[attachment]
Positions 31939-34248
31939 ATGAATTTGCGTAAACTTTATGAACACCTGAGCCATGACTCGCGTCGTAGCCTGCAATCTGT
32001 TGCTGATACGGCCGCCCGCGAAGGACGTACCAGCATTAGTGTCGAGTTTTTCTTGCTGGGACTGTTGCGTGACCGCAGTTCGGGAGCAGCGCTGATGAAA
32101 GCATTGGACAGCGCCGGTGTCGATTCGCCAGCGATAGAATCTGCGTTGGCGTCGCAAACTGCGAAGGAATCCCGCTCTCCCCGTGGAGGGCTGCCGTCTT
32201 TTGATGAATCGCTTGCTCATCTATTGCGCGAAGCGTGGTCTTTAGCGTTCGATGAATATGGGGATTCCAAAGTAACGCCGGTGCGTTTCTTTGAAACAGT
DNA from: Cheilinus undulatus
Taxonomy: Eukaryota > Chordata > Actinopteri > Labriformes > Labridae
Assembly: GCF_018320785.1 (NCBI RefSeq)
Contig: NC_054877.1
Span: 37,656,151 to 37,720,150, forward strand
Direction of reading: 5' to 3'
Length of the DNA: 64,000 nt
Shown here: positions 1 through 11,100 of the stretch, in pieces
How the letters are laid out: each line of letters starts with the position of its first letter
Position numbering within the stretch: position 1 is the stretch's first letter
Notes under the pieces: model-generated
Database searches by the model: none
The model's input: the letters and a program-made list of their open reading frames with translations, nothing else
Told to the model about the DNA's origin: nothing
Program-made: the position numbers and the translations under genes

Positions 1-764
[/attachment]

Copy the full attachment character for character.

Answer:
Positions 31939-34248
31939 ATGAATTTGCGTAAACTTTATGAACACCTGAGCCATGACTCGCGTCGTAGCCTGCAATCTGT
32001 TGCTGATACGGCCGCCCGCGAAGGACGTACCAGCATTAGTGTCGAGTTTTTCTTGCTGGGACTGTTGCGTGACCGCAGTTCGGGAGCAGCGCTGATGAAA
32101 GCATTGGACAGCGCCGGTGTCGATTCGCCAGCGATAGAATCTGCGTTGGCGTCGCAAACTGCGAAGGAATCCCGCTCTCCCCGTGGAGGGCTGCCGTCTT
32201 TTGATGAATCGCTTGCTCATCTATTGCGCGAAGCGTGGTCTTTAGCGTTCGATGAATATGGGGATTCCAAAGTAACGCCGGTGCGTTTCTTTGAAACAGT
DNA from: Cheilinus undulatus
Taxonomy: Eukaryota > Chordata > Actinopteri > Labriformes > Labridae
Assembly: GCF_018320785.1 (NCBI RefSeq)
Contig: NC_054877.1
Span: 37,656,151 to 37,720,150, forward strand
Direction of reading: 5' to 3'
Length of the DNA: 64,000 nt
Shown here: positions 1 through 11,100 of the stretch, in pieces
How the letters are laid out: each line of letters starts with the position of its first letter
Position numbering within the stretch: position 1 is the stretch's first letter
Notes under the pieces: model-generated
Database searches by the model: none
The model's input: the letters and a program-made list of their open reading frames with translations, nothing else
Told to the model about the DNA's origin: nothing
Program-made: the position numbers and the translations under genes

Positions 1-764